Although great strides have been made, much work is left to be done. As federal child exploitation prosecutions have increased, so, too, have the number of reported offenses. From 2004 to 2008, for instance, the number of child prostitution cases being reported to ICAC task forces across the country rose more than 900 percent. In 2009, the United Nations estimated that some 750,000 sexual predators are actively attempting to contact children over the internet for the purpose of sexually exploiting them. This year, the National Center for Missing and Exploited Children reported receiving over 3,300 cybertip reports during the first week of May alone. "Tragically," Attorney General Eric Holder recently remarked to attendees of the first-ever National Strategy Conference on Combating Child Exploitation, "the only place we've seen a decrease is in the age of the victims."

Nevertheless, as the online threat to children continues to grow and evolve, the PSC initiative Ms. Canary worked so hard to establish lives on. In fact, it is being expanded. Last August, the Justice Department released the National Strategy for Child Exploitation Prevention and Interdiction, a comprehensive plan to both broaden and refine the nationwide response to these crimes. Under the National Strategy, PSC now also encompasses violations of the Sex Offender Registration and Notification Act, as well as all federal offenses involving the sexual abuse and exploitation of children, regardless of whether or not they involved the internet. Already, the United States Marshals Service and ICAC task forces have begun aggressively pursuing the 500 most dangerous, non-compliant sex offenders, whose failure to register puts thousands of innocent children at risk, and across the nation more investigators and prosecutors are being trained to handle complex cases involving human trafficking and international child sex tourism.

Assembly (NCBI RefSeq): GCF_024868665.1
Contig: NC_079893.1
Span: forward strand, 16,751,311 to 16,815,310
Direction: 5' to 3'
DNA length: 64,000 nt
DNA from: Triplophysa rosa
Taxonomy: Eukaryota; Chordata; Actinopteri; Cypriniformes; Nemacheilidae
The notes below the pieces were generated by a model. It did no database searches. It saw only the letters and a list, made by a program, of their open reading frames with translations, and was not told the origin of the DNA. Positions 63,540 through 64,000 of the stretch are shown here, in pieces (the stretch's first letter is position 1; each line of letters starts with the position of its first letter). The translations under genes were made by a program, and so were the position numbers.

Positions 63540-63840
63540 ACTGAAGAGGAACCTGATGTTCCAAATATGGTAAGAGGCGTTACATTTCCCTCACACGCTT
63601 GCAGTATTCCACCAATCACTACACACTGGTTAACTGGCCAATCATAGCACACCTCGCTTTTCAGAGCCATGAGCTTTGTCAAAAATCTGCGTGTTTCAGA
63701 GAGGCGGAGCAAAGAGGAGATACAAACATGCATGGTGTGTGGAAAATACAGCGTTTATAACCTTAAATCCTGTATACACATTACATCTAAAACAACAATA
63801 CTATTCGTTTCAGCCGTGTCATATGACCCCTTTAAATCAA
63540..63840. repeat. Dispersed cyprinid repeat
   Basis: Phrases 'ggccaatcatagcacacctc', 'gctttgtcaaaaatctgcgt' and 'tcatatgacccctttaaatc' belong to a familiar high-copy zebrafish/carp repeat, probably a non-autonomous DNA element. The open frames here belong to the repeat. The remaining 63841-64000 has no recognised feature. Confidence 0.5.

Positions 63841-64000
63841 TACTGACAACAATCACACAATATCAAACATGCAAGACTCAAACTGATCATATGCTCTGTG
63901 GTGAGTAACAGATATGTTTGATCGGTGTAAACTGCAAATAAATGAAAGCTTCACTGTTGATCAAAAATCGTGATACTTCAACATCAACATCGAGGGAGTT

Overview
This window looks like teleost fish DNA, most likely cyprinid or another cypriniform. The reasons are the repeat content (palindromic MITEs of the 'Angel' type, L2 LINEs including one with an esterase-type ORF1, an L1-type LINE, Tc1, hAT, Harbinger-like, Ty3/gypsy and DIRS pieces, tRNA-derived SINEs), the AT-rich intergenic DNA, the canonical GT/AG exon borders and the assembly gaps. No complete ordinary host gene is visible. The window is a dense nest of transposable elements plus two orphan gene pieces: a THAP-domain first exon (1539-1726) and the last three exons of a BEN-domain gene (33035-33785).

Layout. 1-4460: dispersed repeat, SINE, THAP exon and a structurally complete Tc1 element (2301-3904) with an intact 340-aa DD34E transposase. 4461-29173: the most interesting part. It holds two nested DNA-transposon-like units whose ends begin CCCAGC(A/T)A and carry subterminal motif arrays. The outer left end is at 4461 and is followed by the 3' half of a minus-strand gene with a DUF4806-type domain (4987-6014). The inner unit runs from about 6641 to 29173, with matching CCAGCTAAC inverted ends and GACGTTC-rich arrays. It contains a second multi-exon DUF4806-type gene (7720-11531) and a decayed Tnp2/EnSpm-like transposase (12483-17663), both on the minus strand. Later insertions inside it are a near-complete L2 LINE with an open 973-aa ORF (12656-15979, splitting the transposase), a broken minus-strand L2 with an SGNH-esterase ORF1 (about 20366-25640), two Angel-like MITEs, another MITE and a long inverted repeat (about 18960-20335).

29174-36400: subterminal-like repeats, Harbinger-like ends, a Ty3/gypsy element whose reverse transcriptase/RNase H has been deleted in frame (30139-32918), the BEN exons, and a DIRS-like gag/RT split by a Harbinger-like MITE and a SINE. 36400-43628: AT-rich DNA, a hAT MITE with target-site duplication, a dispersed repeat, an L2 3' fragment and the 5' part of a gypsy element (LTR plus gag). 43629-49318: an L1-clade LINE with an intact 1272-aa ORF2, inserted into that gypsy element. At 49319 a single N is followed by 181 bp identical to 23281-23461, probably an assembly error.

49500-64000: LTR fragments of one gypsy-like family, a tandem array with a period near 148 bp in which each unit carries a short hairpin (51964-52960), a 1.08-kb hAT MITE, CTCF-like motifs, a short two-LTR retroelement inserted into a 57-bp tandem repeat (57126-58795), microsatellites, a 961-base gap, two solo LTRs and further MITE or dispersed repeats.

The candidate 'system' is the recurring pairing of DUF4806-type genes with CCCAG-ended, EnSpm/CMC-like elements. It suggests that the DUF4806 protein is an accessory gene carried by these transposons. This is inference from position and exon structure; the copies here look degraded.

Looking back on Ms. Canary's term in office, CEOS Chief Oosterbaan called her unwavering dedication to the PSC initiative "instrumental." "Leura leaves an enduring legacy of child protection at the Department of Justice," he said. For all that she has done to help protect and defend our children, the U.S. Attorney's Office is honored by the exemplary service of Ms. Canary and remains committed to furthering the tremendous work she has begun in the Middle District of Alabama. For more information about Project Safe Childhood, please visit justice.gov/psc

 

PRESS CONTACT: Clark Morris
Email: usaalm.press@usdoj.gov
Telephone: (334) 551-1755
Fax: (334) 223-7617